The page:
Torques in Electrical Induction Motors

Torques used to describe and classify electrical motors

Torque is the turning force through a radius with the units - Nm - in the SI-system and - lb ft - in the imperial system.

The torque developed by an asynchronous induction motor varies when the motor accelerates from full stop (or zero speed) to maximum operating speed.

electric motor current torque curves

Locked Rotor or Starting Torque

The Locked Rotor Torque or Starting Torque is the torque the electrical motor develop when its starts at rest or zero speed.

A high Starting Torque is more important for application or machines hard to start - as positive displacement pumps, cranes etc. A lower Starting Torque can be accepted for centrifugal fans or pumps where the start load is low or close to zero.

Pull-up Torque

The Pull-up Torque is the minimum torque developed by the electrical motor when it runs from zero to full-load speed (before it reaches the break-down torque point)

When the motor starts and begins to accelerate the torque in general decrease until it reach a low point at a certain speed - the pull-up torque - before the torque increases until it reach the highest torque at a higher speed - the break-down torque - point.

The pull-up torque may be critical for applications that needs power to go through some temporary barriers achieving the working conditions.

Break-down Torque

The Break-down Torque is the highest torque available before the torque decreases when the machine continues to accelerate to the working conditions.

Full-load (Rated) Torque or Braking Torque

The Full-load Torque is the torque required to produce the rated power of the electrical motor at full-load speed.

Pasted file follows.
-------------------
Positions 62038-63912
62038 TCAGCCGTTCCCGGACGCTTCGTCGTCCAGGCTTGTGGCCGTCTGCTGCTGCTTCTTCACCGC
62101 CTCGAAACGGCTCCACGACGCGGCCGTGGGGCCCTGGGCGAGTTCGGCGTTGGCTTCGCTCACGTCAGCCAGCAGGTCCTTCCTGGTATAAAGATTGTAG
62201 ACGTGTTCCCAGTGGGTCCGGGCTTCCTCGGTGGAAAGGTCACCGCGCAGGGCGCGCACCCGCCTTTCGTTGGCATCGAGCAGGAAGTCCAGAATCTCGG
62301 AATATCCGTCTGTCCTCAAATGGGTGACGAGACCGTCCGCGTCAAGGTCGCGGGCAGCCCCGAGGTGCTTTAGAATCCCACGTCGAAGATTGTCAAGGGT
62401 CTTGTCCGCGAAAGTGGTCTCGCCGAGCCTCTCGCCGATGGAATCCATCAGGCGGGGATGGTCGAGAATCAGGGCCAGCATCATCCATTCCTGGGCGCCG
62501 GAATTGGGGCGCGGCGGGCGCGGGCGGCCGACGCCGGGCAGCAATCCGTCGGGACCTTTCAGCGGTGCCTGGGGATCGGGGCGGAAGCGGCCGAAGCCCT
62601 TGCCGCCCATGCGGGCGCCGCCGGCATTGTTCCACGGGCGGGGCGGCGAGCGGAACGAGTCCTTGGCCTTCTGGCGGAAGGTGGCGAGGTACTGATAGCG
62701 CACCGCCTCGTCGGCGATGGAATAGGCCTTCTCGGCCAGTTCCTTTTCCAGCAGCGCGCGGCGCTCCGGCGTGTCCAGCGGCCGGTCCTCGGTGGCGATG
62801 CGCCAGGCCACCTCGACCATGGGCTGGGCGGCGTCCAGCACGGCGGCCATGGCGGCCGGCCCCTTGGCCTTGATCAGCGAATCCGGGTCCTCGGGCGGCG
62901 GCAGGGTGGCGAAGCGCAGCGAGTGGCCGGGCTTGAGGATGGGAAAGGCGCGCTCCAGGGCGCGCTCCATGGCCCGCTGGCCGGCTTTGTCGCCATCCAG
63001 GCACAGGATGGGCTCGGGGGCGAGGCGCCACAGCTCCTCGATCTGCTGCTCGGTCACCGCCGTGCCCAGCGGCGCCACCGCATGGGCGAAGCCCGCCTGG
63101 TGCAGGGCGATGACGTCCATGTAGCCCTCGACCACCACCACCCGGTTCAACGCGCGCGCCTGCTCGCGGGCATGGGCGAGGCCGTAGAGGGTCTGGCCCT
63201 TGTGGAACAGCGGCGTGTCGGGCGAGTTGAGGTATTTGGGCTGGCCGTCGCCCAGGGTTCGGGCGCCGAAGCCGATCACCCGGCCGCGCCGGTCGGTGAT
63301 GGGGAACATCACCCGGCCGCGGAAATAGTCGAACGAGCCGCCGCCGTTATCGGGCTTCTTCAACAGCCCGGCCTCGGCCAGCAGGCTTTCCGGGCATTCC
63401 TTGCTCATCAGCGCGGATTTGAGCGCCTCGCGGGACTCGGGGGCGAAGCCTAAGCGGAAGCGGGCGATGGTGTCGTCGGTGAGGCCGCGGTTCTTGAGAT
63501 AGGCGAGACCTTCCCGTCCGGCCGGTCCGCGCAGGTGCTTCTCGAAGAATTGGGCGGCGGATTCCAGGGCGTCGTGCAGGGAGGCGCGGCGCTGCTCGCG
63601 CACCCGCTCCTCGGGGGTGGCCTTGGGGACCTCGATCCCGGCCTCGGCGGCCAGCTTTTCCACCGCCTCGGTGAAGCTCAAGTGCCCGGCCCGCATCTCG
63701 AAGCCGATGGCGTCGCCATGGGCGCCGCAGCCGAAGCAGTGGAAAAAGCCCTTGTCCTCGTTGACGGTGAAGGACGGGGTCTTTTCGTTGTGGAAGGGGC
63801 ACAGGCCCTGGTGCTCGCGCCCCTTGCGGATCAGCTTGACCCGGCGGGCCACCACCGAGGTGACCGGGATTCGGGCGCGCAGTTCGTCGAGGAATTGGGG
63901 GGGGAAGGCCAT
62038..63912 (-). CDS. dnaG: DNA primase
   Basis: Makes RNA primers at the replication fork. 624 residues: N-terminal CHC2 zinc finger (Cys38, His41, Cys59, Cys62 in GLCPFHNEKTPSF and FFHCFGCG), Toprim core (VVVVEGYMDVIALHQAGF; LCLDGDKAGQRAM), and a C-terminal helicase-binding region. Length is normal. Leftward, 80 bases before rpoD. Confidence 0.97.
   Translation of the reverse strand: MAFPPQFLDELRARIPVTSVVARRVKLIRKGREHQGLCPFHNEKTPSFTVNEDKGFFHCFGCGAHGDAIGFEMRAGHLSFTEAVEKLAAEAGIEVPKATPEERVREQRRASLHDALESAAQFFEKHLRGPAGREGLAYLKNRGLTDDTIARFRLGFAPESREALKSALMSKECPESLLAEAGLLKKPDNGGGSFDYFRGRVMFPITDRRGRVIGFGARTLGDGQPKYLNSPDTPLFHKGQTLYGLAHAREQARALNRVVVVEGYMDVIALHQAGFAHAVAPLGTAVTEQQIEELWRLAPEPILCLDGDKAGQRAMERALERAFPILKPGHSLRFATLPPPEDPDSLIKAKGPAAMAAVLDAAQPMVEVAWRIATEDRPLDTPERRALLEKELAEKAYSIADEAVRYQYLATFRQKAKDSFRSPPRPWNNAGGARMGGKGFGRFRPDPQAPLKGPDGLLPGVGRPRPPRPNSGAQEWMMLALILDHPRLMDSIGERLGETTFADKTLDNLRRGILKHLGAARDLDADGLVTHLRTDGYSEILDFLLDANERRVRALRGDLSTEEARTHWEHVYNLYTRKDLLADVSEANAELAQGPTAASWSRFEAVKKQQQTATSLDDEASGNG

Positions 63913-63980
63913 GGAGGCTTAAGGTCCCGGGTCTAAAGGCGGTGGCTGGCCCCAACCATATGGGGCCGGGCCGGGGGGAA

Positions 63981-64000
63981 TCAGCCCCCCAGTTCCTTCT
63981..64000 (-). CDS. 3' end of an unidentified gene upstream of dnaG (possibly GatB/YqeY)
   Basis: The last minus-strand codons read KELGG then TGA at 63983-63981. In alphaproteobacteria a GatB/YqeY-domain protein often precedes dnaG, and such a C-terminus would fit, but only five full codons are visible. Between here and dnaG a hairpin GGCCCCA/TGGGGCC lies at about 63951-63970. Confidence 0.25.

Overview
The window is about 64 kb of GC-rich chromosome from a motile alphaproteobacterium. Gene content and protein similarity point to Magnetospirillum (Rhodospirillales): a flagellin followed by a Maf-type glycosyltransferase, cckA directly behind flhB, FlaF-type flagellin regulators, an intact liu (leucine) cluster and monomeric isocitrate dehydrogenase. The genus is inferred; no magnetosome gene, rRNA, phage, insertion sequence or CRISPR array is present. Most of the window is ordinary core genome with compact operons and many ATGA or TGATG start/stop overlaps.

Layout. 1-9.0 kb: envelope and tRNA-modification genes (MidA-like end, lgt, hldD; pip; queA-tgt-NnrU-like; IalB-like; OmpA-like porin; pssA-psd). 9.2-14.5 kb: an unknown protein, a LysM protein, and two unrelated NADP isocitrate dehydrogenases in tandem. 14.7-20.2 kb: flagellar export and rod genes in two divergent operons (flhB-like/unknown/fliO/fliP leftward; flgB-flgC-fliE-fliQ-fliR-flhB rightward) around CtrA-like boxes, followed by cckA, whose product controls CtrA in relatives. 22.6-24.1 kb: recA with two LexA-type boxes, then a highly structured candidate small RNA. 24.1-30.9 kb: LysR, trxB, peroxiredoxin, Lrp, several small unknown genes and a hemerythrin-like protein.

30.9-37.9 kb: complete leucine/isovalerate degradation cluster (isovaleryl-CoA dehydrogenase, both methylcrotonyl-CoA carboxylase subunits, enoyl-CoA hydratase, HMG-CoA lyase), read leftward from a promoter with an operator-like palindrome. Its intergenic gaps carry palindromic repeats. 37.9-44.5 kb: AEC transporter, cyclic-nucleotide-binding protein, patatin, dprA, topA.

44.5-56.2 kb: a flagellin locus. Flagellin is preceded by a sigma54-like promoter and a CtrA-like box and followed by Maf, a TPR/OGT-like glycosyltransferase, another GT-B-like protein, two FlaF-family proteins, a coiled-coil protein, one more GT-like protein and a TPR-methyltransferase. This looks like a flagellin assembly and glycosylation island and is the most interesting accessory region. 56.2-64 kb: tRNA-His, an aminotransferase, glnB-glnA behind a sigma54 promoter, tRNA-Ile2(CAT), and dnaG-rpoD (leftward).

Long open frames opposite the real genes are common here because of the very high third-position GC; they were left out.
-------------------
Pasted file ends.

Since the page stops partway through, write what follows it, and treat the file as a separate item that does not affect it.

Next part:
In imperial units the Full-load Torque can be expressed as

T =  5252 Php / nr         (1)


T = full-load torque (lb ft)

Php = rated horsepower

nr = rated rotational speed (rev/min, rpm)

In metric units the rated torque can be expressed as

T = 9550 PkW / nr             (2)


T = rated torque (Nm)

PkW = rated power (kW)

nr = rated rotational speed (rpm)

Example - Electrical Motor and Braking Torque

The torque of a 60 hp motor rotating at 1725 rpm can be expressed as:

Tfl = (60 hp) 5,252 / (1725 rpm)

    = 182.7 lb ft

NEMA Design

NEMA (National Electrical Manufacturers Association) have classified electrical motors in four different designs where torques and starting-load inertia are important criteria.

IEC/NEMA Standard Torques (percent of full load torque)
Power (hp) 2 Pole 4 Pole
Locked Rotor Torque Pull Up Torque Break Down Torque Locked Rotor Torque Pull Up Torque Break Down Torque
3 170/160 110/110 200/230 180/215 120/150 200/250
5 160/150 110/105 200/215 170/185 120/130 200/225
7.5 150/140 100/100 200/200 160/175 110/120 200/215
10 150/135 100/100 200/200 160/165 110/115 200/200
15 - 20 140/130 100/100 200/200 150/150 110/105 200/200

Accelerating Torque

Accelerating Torque = Available Motor Torque - Load Torque

Reduced Voltage Soft Starters

Reduced Voltage Soft Starters are used to limit the start current reducing the Locked Rotor Torque or Starting Torque and are common in applications which is hard to start or must be handled with care - like positive displacement pumps, cranes, elevators and similar.

Related Topics

  • Electrical - Amps and electrical wiring, AWG - wire gauge, electrical formulas, motors and units

Related Documents

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